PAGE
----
The first defendant to stand trial in a federal food stamp fraud case has been found not guilty.
Mpeka Magari was one of 13 people charged last March with selling his government-issued food assistance card to grocers, who illegally converted them to cash.
All but two defendants in two cases have pleaded guilty, or have plans to accept plea bargains, giving up their rights to jury trials. Last week, after five hours of deliberations, a jury found Magari not guilty on two counts of food stamp fraud and two counts of wire fraud in a trial before U.S. District Judge J. Thomas Marten.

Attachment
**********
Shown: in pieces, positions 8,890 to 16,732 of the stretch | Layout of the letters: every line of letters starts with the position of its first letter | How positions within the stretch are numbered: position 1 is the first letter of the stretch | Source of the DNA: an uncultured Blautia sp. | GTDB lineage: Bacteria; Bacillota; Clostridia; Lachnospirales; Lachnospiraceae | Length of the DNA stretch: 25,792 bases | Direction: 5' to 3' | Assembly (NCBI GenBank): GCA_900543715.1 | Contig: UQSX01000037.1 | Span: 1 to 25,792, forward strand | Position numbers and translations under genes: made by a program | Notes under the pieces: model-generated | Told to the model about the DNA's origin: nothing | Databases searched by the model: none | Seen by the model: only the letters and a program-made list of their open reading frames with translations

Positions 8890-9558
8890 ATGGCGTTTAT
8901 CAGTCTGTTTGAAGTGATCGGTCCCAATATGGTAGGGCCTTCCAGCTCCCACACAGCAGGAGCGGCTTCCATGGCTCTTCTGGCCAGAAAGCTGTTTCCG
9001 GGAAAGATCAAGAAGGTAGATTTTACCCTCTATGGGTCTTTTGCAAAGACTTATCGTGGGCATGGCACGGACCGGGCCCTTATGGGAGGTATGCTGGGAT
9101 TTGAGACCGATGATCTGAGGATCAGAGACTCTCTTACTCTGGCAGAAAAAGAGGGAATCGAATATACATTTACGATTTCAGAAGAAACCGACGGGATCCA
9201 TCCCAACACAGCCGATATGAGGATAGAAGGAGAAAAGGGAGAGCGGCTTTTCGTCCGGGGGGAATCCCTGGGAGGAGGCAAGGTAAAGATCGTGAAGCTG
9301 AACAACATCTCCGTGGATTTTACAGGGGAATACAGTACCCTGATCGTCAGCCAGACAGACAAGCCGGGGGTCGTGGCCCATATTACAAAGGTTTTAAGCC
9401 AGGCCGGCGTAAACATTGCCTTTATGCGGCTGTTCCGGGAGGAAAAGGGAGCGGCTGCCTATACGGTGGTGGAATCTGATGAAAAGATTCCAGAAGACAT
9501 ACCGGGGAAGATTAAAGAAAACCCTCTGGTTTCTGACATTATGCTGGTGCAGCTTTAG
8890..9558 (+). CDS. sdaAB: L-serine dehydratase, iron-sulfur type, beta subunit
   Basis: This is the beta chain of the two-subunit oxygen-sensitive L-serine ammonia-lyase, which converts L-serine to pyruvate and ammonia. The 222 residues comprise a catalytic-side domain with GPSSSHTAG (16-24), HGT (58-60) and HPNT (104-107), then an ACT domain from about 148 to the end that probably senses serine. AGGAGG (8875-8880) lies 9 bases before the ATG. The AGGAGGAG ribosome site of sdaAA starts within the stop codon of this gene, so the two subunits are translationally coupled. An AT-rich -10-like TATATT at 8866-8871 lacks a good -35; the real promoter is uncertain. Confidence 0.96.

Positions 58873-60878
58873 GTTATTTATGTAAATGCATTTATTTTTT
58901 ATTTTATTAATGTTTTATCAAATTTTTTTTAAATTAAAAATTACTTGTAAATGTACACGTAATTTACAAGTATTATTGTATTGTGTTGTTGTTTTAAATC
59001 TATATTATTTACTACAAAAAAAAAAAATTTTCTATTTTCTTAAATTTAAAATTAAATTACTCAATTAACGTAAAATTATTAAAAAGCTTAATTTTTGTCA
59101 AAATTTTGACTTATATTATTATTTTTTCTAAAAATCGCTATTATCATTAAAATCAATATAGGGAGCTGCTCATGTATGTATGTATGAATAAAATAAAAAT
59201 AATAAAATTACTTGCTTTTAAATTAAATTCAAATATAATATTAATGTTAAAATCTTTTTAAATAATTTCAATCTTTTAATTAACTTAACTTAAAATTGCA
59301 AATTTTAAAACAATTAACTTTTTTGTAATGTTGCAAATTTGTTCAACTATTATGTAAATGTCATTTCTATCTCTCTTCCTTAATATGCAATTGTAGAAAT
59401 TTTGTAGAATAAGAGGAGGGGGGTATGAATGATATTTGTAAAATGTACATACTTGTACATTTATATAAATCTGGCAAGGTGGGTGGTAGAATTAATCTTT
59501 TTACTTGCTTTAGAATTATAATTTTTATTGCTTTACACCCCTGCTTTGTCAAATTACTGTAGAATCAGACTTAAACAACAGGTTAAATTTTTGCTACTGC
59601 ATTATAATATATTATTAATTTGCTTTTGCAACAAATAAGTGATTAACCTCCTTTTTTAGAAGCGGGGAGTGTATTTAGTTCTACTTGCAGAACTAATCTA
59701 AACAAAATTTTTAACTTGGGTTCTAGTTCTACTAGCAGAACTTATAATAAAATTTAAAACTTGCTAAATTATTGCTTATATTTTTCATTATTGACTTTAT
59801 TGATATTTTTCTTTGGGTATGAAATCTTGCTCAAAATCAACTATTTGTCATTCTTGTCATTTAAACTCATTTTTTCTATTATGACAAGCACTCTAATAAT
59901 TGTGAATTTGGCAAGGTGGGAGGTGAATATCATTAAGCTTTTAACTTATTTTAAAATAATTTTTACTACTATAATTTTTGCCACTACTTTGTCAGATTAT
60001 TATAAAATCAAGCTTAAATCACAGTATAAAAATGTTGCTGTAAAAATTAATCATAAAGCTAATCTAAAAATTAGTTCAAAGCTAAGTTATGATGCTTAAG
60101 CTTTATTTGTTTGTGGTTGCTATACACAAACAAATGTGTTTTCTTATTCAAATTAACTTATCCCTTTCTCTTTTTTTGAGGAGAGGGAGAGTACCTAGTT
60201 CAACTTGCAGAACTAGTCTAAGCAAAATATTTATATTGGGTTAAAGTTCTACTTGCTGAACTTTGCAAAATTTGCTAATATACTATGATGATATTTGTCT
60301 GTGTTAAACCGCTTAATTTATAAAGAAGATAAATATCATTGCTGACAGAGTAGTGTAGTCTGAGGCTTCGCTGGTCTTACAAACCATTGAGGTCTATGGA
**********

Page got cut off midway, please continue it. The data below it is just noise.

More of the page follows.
No witness testifying at the trial could positively identify Magari as having sold his card, said defense lawyer Michael Shultz.
Wally Gaggo has pleaded guilty to buying cards from several people receiving federal food assistance and turning them into cash. Owners of two Wichita grocery stories also have pleaded guilty and are awaiting sentencing. At least four others have been sentenced to time served, two years’ probation and ordered to pay restitution between $700 and $1,700.
The government claims Kansas Food Market and the Alnoor Grocery and Biryani House defrauded the government out of more than $580,000 by handing out half of the benefits in cash and pocketing the rest during some 2,600 transactions.
Another defendant, Sobhi O. Dana, is scheduled for trial next month.